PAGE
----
“I didn’t see a john with her, but that don’t mean she ain’t got one.”
Ugh, just what he needed, another problem. Somehow, Natasha always seemed to know when shit was going to hit the fan or when something important was going to happen because that was always when she showed up.
“All right, thanks for letting me know. And hey, let me know if you catch sight of Willy.”
“You got it, Boss Man,” Frankie said.
Drake sighed. Well, today was already looking like it was going to be an interesting one. So much excitement wasn’t unusual at the club, but Drake always held out hope for a quiet evening. He’d had his fingers crossed and his hopes high, so he should have known better than to think the night would go off without a hitch.
Breathing another sigh, he pushed away from the wall, making one last scan of the crowd, and then made his way to the bar. By the time he did a double tap on the counter, his notorious signal for get me a drink, quick, Scotty, the head bartender, already had his drink ready for him. Two fingers of scotch, neat.
With a grateful smile, Drake took a long swallow, letting out a whoosh of breath with the sharp burn the liquid left on his tongue.
“Rough night, already?” Scotty asked, popping the top off two beers for customers down the bar.
“Huh, you could say that.”
“I could pull the fire alarm and we could call it a night.”
Drake snorted into his glass. “You have no idea how appealing that sounds right now.”
Scotty threw him a smile as he seamlessly made two mixed drinks and handed them off to two scantily dressed women. They giggled as he winked at them, and threw a couple of dollars’ tip on the bar. Scotty nodded gratitude at them, sweeping the singles into his jar under the bar as he grabbed the top-shelf scotch to refill Drake’s glass.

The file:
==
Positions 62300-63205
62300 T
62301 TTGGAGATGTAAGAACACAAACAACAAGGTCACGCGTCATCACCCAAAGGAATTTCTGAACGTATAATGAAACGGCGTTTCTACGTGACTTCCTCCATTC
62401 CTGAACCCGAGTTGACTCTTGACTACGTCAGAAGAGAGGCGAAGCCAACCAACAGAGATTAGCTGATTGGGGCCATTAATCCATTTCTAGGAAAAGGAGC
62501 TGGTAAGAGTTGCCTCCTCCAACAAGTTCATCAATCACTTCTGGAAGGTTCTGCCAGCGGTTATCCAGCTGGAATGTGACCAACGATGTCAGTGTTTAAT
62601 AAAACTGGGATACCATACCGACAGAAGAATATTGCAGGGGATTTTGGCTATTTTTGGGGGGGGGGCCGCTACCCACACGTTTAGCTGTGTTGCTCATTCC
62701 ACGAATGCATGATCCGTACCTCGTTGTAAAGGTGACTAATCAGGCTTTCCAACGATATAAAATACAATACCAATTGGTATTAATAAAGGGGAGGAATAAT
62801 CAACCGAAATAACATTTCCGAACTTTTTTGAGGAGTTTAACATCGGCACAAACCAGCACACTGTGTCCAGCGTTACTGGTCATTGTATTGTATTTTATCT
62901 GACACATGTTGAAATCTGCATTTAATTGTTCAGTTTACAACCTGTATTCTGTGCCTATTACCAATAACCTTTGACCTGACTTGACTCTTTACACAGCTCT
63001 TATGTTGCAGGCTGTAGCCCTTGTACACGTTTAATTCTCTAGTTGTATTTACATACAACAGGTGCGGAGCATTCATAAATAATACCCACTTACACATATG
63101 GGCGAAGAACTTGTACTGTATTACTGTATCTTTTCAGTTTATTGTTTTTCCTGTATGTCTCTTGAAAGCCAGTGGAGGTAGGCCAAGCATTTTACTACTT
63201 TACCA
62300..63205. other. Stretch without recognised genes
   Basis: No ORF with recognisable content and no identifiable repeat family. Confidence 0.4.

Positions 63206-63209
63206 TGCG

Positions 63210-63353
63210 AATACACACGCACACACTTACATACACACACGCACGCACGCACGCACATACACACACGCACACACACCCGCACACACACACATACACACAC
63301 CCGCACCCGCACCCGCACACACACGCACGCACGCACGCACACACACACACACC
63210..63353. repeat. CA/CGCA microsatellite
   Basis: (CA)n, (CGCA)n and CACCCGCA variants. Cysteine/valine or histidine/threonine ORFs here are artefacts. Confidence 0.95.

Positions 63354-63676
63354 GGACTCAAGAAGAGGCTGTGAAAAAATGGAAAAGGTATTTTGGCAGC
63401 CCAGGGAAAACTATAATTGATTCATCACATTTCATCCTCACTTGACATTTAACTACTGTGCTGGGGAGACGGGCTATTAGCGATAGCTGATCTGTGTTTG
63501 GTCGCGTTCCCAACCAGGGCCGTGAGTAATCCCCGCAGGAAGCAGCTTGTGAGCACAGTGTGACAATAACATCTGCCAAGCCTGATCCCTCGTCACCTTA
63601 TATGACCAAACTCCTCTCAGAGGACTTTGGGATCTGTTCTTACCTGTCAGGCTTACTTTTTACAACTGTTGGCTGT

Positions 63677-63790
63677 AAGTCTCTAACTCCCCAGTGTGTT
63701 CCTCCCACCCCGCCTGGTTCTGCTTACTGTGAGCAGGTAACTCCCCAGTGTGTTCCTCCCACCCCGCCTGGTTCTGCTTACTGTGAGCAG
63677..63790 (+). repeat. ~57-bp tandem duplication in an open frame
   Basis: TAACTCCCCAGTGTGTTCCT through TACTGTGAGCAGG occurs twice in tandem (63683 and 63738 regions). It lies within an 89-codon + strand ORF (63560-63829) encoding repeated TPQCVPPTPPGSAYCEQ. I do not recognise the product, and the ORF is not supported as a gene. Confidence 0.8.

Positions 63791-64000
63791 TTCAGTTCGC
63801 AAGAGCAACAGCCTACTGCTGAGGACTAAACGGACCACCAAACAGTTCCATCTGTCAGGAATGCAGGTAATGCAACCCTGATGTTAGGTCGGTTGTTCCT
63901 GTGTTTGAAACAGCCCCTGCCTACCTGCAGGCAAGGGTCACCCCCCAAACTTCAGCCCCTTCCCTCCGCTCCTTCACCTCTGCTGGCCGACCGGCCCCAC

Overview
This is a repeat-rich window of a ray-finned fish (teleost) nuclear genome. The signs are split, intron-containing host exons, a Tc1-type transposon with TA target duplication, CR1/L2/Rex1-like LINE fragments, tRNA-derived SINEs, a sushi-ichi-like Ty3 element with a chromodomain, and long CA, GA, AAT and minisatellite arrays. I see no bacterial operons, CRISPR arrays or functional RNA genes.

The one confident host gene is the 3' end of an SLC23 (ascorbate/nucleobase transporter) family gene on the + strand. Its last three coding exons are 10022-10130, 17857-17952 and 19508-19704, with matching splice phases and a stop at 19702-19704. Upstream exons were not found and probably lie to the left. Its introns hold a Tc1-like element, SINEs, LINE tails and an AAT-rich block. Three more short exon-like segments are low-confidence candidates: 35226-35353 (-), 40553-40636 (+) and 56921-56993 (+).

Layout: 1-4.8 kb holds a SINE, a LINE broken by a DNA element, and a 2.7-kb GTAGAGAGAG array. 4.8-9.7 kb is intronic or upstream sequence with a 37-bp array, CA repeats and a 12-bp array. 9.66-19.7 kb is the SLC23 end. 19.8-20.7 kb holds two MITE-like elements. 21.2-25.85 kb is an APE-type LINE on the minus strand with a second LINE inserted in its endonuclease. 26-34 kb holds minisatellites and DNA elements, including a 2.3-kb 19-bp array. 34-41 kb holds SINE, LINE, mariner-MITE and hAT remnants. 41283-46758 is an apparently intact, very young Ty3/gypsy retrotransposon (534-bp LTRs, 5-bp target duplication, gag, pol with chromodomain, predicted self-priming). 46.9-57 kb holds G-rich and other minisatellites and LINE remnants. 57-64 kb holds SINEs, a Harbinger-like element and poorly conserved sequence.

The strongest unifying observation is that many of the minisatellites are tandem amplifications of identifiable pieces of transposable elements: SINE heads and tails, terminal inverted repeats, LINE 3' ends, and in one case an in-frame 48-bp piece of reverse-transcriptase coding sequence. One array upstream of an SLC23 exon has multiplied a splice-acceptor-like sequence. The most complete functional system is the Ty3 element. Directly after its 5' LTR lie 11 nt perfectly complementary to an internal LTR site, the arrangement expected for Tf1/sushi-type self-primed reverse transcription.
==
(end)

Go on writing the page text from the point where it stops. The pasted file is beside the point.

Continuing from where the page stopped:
“Looks like you you’re doing well for a Wednesday night.” Drake gratefully took another sip of his scotch. He was going to nurse this one.
Sure he was….
“It’s all in the wink.”
Yeah, the wink and the perfectly sculpted arms that moved flawlessly around the bottles on the bar, completing their designated tasks. Possibly even the washboard abs that threatened to pop out of his snug white button-up. Or his sandy-blond hair that fell perfectly along his forehead enough to frame his sparkling golden eyes.
Drake huffed into his glass, trying to shake himself out of it. Yes, the man was good-looking, but he was his employee and therefore off-limits.
Didn’t mean he couldn’t watch, though, did it? Drake smirked to himself as he snuck another peek only to find Scotty back directly in front of him. Elbows on the table, Scotty leaned toward Drake, who felt his heart practically explode at the neared proximity. Just over half of the counter, Scotty dropped his chin onto his hands and batted his lashes at Drake. “It does help that I am absolutely adorable.”
Drake coughed, trying to ignore the small tug in his stomach as Scotty flashed his goldenrod-brown eyes at him. He shifted uncomfortably in his seat as he felt a familiar heat start to warm his blood. Mentally shaking it off, he grinned.
“Yeah, a face only a mother could love.”
“Then how do you explain the mountain of tips I made today?”
“Everyone knows you can’t witness the freak show for free. I put a sign at the door.”
Scotty grabbed his chest in mock pain. “Ouch. Okay, I concede on this one, but don’t expect such submission next time.”
“Maybe submission is exactly what I want from you.”
Drake practically choked on his own words. Where the hell had that come from? Thank God it was dark enough that the flush heating his face was most likely hidden.